Birdman Of The Karakoram
Reviewed byEd Douglas
DateSunday, 20 December 2009
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There are two parallel traditions in the history of modern British exploration. The heavily sponsored, over-produced extravaganzas that capture the public's imagination irrespective of what's actually achieved, and the quirky, low-budget but wildly imaginative journeys that barely ruffle the waters beyond the tiny group of like-minded souls who understand what's involved.
It takes about three seconds of Birdman Of The Karakoram to figure out which of these two traditions John Silvester belongs to. We see him first taking a last look around the crammed living room of his small cottage in North Wales. This is not the lair of a Ranulph Fiennes, on the blower to his sponsor, but someone rather more ethereal.
Twenty years ago the sport of paragliding barely existed, and pioneers were figuring out just how those darned flying parachutes might work. Now Silvester is leading the charge in a magical period of aerial adventure that has more in common with early Himalayan explorers like Eric Shipton than the hopped-up Red Bull mania that characterises so much of what's shown on television. This film offers an insight into that amazing story.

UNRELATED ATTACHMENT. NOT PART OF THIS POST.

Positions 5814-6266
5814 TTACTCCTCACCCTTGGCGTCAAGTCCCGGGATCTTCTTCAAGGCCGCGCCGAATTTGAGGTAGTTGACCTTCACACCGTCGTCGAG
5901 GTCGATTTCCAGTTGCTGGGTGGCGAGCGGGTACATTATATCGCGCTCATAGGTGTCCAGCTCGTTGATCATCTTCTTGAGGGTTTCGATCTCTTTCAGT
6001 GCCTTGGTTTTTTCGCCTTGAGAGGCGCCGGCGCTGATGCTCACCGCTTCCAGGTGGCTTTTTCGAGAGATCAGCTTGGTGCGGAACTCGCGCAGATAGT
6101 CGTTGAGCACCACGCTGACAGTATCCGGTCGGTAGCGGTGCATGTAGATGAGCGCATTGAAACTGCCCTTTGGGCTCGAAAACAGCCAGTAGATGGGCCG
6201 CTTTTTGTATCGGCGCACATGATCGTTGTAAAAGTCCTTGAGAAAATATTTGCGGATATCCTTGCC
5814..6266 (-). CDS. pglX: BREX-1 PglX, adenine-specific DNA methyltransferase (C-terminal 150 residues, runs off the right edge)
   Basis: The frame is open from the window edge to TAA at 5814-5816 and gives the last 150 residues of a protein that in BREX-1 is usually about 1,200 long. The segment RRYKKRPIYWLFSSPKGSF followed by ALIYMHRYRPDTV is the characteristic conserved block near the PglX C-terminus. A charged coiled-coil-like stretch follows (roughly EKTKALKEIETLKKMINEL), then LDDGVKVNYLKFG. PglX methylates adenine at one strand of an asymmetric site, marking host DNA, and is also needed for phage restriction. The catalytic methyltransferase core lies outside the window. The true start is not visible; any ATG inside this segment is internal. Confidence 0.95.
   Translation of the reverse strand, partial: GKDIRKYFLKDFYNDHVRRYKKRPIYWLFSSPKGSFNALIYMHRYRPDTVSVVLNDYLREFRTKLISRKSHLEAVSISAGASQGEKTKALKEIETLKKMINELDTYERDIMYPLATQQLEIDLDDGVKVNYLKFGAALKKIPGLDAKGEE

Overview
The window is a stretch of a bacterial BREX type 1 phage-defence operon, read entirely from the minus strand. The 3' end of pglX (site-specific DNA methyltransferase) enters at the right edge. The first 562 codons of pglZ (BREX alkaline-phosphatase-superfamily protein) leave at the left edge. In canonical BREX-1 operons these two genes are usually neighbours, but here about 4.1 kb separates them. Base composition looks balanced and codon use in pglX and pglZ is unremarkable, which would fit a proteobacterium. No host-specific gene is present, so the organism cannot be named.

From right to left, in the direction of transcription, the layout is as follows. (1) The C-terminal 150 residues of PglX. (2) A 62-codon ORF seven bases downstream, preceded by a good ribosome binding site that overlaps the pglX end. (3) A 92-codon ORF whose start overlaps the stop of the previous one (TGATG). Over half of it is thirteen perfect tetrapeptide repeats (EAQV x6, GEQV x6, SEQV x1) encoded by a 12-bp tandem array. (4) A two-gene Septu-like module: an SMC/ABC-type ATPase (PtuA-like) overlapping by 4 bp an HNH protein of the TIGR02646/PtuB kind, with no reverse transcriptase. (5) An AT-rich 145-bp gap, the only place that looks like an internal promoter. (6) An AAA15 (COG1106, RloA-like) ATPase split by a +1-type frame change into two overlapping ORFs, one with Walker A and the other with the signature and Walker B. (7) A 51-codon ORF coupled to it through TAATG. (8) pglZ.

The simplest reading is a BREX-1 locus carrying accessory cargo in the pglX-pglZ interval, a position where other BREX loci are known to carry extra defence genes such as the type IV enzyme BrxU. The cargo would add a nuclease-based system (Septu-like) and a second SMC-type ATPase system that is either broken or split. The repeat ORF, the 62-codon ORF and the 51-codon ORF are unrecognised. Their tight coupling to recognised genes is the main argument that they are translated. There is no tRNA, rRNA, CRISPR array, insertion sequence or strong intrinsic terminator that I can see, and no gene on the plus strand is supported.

Like the mountaineer he once was, the challenge in Silvester's world is to do new routes, skimming summits of peaks it would take days to reach and more days to climb on foot, but after only a couple of hours by paraglider. The most engaging parts of this film show Silvester wrestling and cajoling the wing above his head in scenery that is beyond spectacular with the nauseously green film-maker Al Hughes trying to hang onto his breakfast as he records Silvester in his element.
The structure of the film is fairly conventional, with a bit too much of the story explained in the narration and not enough in what we're shown. I wanted to hear more from Silvester about his motivation and what must have been a long learning process in a sport that has gone through a rapid technological development. Not surprisingly for a man who likes flying away, Silvester seems cleverly evasive.
But the wild drama of the footage Hughes brought back from his long and risky flight with Silvester is quite staggering and it's worth getting hold of the film for this alone. I can see why the paragliding community loves Birdman Of The Karakoram. For the rest of us, a little more by way of explanation would have made all the difference.